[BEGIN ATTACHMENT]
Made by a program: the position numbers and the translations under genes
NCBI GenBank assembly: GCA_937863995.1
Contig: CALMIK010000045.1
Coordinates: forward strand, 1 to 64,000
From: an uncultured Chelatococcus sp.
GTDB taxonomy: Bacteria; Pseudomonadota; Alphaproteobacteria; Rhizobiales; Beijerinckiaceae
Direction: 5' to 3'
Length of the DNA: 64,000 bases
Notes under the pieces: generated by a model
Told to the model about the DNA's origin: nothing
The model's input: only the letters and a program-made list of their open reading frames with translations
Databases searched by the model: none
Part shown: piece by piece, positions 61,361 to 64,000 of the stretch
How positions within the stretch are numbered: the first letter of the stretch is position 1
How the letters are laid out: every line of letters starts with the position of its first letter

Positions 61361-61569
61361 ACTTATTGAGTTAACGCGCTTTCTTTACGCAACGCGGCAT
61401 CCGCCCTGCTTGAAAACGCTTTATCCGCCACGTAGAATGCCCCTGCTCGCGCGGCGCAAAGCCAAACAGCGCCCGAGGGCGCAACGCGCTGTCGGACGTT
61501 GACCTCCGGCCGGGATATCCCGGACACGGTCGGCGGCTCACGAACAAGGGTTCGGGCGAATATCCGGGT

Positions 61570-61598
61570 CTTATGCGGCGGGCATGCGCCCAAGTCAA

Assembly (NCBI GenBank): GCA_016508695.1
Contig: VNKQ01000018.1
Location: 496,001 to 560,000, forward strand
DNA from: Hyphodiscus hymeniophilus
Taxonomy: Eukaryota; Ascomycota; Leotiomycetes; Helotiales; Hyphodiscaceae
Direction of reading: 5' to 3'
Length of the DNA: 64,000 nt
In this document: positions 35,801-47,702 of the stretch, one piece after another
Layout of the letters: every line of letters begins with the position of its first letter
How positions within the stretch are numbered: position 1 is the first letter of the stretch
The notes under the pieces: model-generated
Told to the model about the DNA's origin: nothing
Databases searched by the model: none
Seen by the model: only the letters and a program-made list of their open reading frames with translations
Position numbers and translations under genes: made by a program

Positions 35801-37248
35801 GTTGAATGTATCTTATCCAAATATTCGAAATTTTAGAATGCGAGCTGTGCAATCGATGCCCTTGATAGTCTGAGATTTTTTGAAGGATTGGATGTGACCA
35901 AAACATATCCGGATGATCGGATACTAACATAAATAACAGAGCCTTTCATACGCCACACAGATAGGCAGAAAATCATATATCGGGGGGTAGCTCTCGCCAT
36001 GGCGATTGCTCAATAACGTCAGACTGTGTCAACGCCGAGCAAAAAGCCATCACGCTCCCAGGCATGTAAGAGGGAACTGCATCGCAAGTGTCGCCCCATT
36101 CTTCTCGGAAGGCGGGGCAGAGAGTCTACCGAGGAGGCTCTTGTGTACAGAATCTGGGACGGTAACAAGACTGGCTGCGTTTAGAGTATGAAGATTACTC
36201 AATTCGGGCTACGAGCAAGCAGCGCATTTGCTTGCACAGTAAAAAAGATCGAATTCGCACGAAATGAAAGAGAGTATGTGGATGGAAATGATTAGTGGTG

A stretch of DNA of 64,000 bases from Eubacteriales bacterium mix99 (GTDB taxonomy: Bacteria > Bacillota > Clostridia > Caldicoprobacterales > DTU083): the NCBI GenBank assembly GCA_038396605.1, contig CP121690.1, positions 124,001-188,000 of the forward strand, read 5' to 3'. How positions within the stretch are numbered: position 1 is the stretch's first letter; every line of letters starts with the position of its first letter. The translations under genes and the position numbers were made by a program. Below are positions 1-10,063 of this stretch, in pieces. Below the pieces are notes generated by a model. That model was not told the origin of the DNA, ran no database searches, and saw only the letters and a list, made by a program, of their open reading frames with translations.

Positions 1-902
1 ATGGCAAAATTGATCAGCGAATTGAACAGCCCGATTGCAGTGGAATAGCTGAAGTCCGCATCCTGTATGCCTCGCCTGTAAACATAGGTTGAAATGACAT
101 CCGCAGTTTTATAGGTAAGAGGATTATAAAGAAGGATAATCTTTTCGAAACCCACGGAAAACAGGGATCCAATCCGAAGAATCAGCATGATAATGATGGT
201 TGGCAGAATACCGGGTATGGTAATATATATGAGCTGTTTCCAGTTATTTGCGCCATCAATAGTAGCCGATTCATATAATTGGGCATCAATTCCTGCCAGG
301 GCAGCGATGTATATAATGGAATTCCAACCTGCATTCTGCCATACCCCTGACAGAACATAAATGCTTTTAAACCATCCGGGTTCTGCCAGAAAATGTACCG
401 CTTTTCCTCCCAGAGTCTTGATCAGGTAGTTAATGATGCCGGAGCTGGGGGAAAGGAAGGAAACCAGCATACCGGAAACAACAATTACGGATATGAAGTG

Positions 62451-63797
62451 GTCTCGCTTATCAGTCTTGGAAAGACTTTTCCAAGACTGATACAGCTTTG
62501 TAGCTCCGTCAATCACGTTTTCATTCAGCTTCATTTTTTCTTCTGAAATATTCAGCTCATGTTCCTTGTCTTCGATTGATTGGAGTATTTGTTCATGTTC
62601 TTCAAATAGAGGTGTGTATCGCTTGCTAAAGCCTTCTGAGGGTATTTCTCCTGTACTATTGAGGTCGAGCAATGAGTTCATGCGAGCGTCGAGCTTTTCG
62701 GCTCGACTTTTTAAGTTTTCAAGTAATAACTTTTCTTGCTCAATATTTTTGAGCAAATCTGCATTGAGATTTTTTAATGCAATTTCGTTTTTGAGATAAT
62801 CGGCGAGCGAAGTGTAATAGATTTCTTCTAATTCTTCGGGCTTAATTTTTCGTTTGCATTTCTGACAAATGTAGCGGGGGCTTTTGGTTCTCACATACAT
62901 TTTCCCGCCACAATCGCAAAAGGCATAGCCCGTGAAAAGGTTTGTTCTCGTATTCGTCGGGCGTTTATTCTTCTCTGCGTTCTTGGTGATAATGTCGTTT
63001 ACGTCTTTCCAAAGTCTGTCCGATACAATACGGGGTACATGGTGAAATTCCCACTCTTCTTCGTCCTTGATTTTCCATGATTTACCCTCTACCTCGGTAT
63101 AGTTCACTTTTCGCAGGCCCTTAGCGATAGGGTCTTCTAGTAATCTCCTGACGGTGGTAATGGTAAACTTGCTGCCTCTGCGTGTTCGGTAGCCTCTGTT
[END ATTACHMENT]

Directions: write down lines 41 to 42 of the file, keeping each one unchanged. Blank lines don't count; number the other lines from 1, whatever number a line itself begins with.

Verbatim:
36101 CTTCTCGGAAGGCGGGGCAGAGAGTCTACCGAGGAGGCTCTTGTGTACAGAATCTGGGACGGTAACAAGACTGGCTGCGTTTAGAGTATGAAGATTACTC
36201 AATTCGGGCTACGAGCAAGCAGCGCATTTGCTTGCACAGTAAAAAAGATCGAATTCGCACGAAATGAAAGAGAGTATGTGGATGGAAATGATTAGTGGTG